May 11, 2009
May 11, 2009
May 11, 2009

Terminus, the Device of Erasmus

Terminus, the Device of Erasmus

c. 1532

Hans Holbein

(German, 1497/98-1543)

Oil on wood

Framed: 32.4 x 32.4 x 4.5 cm (12 3/4 x 12 3/4 x 1 3/4 in.); Unframed: 21.6 x 21.6 cm (8 1/2 x 8 1/2 in.)

Gift of Dr. and Mrs. Sherman E. Lee in memory of Milton S. Fox 1971.166


On view at:

J. Paul Getty Museum, Los Angeles, CA
Oct 18, 2021 - Jan 9, 2022


In the spirit of the Italian Renaissance, Erasmus of Rotterdam (c. 1466–1536), the celebrated Dutch humanist and scholar, embraced ancient Greek and Roman literature and incorporated much of its moral and ethical messages into his own work. Holbein here conflates Erasmus’s features with Terminus, the Roman god of boundaries, who defied Jupiter by maintaining his position atop Capitoline Hill. Erasmus adopted Terminus, along with the motto concedo nulli (I concede to no one), as a personal symbol for devotion and steadfastness.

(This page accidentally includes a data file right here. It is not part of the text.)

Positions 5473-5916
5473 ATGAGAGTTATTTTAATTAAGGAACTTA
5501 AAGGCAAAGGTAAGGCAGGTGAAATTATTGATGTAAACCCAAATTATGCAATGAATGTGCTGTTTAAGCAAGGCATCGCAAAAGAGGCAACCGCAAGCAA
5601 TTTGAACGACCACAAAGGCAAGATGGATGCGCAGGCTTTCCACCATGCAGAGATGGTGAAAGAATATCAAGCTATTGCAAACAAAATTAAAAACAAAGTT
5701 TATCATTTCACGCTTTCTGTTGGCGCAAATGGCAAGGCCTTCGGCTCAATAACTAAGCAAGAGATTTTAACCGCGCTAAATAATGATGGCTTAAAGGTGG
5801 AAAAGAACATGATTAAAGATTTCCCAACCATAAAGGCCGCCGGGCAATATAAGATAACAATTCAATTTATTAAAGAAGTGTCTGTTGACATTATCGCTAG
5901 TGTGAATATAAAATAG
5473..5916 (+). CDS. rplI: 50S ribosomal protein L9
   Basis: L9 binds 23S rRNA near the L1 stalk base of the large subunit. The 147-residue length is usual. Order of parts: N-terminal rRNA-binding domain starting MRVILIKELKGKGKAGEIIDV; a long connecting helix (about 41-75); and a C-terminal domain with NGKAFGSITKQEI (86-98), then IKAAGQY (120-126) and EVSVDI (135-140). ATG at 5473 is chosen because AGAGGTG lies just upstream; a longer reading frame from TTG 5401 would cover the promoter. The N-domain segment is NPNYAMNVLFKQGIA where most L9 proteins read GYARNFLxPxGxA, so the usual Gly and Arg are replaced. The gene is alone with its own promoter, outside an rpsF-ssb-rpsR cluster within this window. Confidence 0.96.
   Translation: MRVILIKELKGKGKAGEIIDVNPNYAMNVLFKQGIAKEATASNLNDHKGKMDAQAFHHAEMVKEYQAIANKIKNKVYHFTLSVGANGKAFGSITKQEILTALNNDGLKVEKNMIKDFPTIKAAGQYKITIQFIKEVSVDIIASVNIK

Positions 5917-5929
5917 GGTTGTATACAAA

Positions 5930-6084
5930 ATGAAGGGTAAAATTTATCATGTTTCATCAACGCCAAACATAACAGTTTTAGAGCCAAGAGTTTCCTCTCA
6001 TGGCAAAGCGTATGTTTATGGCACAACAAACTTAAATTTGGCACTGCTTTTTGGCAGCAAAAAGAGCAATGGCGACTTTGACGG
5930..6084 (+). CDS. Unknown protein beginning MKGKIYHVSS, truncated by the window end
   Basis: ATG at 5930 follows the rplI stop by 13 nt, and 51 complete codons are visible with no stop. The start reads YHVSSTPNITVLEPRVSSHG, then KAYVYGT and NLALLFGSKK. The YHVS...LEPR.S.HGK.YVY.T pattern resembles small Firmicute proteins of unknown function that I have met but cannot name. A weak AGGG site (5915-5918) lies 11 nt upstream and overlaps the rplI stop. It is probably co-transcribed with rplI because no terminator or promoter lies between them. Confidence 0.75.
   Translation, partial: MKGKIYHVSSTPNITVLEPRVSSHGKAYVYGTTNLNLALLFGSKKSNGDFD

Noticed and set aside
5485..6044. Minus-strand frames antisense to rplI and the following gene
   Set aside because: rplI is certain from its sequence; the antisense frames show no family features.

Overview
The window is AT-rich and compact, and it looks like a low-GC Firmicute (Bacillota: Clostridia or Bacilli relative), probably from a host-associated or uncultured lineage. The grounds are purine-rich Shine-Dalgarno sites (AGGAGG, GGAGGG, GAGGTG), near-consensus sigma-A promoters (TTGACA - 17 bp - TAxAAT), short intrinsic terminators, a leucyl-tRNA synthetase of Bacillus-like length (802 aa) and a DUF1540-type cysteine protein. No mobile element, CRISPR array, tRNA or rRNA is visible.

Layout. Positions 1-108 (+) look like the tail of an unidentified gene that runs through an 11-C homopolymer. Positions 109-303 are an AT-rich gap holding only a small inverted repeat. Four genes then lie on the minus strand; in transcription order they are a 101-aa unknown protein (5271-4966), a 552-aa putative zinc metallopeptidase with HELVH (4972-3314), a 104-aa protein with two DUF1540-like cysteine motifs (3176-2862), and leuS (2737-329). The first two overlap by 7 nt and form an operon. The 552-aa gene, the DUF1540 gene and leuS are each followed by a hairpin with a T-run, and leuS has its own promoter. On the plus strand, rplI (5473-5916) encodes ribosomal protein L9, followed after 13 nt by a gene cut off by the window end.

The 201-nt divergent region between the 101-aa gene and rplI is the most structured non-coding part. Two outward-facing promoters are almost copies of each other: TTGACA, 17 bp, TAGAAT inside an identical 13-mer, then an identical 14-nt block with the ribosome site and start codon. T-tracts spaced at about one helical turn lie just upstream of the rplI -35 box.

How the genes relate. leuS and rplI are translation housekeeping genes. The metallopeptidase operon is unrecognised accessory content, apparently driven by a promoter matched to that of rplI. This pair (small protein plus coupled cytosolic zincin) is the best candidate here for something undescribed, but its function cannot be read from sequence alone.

Terminus, the God of Boundaries
Who is Erasmus?
The Artist, Hans Holbein
It's Emblematic!
Branding Then and Now
See also

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